Review of common construction practice finds environmental contamination, need for improved oversight and monitoring – purdue university c gastronomie


A common water pipe repair process that uses resin to build a new liner in existing pipe is coming under increased scrutiny because of concerns about environmental and health effects, say researchers at Purdue University. (Purdue University photo)

"In 2014, waste produced at an Alabama culvert repair site was found to be acutely contaminated and dissolved a freshwater organism,” Whelton says. "While the technology has been around for 30 years, there are very few laboratory and field studies on possible environmental effects."

Previous research found that the chemical plume created during the steam-based CIPP installation process released chemical vapors, not just steam. It also contained known air pollutants, suspected endocrine-disrupting chemicals, and known and suspected carcinogens. The California Department of Public Health issued a statewide notice about potential hazards after its own investigation and the prior study.

John Howarter, assistant professor of civil engineering and environmental and ecological engineering, echoed the need for more data and open communication regarding the risks of infrastructure repair. "This report summarized data from many independent state agencies; being able to see the big picture will help reduce incident risks," he said.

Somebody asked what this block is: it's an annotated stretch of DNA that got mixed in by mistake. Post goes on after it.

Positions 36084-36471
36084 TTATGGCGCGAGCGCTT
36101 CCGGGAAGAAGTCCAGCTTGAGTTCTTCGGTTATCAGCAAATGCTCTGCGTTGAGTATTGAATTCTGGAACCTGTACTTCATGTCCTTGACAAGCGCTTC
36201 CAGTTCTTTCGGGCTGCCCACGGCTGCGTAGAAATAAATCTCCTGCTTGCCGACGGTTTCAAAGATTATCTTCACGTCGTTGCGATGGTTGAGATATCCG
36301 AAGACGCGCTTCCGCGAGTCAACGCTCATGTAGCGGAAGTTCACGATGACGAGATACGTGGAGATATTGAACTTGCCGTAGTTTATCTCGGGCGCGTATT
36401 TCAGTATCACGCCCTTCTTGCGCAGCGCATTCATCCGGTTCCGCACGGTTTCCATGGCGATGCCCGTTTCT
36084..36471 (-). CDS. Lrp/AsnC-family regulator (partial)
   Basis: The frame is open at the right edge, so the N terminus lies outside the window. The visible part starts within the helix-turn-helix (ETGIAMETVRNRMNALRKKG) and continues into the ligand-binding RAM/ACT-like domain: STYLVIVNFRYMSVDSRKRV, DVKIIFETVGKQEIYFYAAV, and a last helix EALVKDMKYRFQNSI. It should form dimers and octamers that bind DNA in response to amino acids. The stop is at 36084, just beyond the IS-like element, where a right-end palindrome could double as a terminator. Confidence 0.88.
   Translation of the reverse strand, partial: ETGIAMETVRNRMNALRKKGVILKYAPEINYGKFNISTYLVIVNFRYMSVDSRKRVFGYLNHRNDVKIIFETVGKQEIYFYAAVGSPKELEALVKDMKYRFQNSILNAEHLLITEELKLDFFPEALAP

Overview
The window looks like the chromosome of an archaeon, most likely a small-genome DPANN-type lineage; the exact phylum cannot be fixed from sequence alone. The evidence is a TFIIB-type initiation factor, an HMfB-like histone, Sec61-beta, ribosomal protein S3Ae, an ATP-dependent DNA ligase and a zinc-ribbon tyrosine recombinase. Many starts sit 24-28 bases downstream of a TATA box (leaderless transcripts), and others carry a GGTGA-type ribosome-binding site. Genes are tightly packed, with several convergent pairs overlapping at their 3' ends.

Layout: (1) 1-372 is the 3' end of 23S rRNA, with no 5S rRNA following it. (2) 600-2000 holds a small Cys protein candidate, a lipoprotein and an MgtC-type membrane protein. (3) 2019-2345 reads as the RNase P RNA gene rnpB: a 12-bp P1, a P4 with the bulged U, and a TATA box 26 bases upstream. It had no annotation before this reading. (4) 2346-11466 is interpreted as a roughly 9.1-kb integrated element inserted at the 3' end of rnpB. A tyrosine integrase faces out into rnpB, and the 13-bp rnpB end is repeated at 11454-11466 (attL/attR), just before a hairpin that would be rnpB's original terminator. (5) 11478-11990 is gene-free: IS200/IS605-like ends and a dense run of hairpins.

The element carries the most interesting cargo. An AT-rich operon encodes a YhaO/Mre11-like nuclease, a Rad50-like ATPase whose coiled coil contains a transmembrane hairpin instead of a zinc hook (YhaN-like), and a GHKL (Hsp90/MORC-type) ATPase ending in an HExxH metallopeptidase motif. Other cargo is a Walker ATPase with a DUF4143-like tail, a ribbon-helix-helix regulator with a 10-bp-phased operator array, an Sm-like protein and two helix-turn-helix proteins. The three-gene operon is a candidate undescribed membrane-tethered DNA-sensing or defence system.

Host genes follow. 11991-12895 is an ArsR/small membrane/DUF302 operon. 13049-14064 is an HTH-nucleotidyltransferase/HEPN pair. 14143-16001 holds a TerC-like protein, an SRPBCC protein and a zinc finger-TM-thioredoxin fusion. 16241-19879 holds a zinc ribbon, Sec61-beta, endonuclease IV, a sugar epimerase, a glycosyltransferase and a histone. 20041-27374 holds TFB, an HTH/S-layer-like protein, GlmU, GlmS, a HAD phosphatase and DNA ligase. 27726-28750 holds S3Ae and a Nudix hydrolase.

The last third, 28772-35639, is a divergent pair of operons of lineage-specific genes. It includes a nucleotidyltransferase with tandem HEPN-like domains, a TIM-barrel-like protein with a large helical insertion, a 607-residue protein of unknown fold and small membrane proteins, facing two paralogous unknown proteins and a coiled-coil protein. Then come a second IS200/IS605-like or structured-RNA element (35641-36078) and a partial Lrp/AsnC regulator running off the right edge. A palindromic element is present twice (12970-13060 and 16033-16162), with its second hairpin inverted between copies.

• Water flow should be diverted from the pipe until a complete resin cure has been established. This can vary depending on the material used, as well as the thickness of the material, the curing method, the condition of the pipe, and the ambient temperature.

The agencies who supported the pooled fund project include the Virginia Department of Transportation (VDOT), California Department of Transportation (CALTRANS), Kansas Department of Transportation (KDOT), New York State Department of Transportation (NYSDOT), North Carolina Department of Transportation (NCDOT), and Ohio Department of Transportation (ODOT).

Additional states that provided information include Alabama, Colorado, Delaware, Florida, Iowa, Idaho, Indiana, Kentucky, Louisiana, Massachusetts, Maine, Michigan, Minnesota, Montana, New Mexico, Nevada, Oregon, Pennsylvania, South Dakota, Tennessee, Texas, Utah, Washington, Wisconsin and Wyoming.

Note to Journalists: A copy of the research paper is available at or from Steve Tally, A YouTube video is available at Other additional photos and b-roll are available on Google Drive at

Cured-in-place pipe (CIPP) technology has been used to rehabilitate sanitary sewer, storm sewer, and drinking water pipes. However, utilities, regulators, and health officials have raised environmental, occupational, and public health concerns regarding chemical emissions into air and water. To better understand emissions into water, available literature was reviewed. Water contamination has been documented in 10 states and Canada because of the release of uncured resin, solvents, manufacturing byproducts, and wastes during and after construction. Odor, fish kill, and drinking water contamination incidents have been reported. The few field- and bench-scale studies available show that a variety of volatile organic compounds and semivolatile organic compounds have been released into water and contamination was detected for several months. CIPP waste was acutely toxic to aquatic organisms. Chemical release is likely influenced by formulation, installation, and environmental conditions. CIPP installation and inspection recommendations were suggested. Studies are needed to develop evidence-based construction and monitoring practices to minimize risks.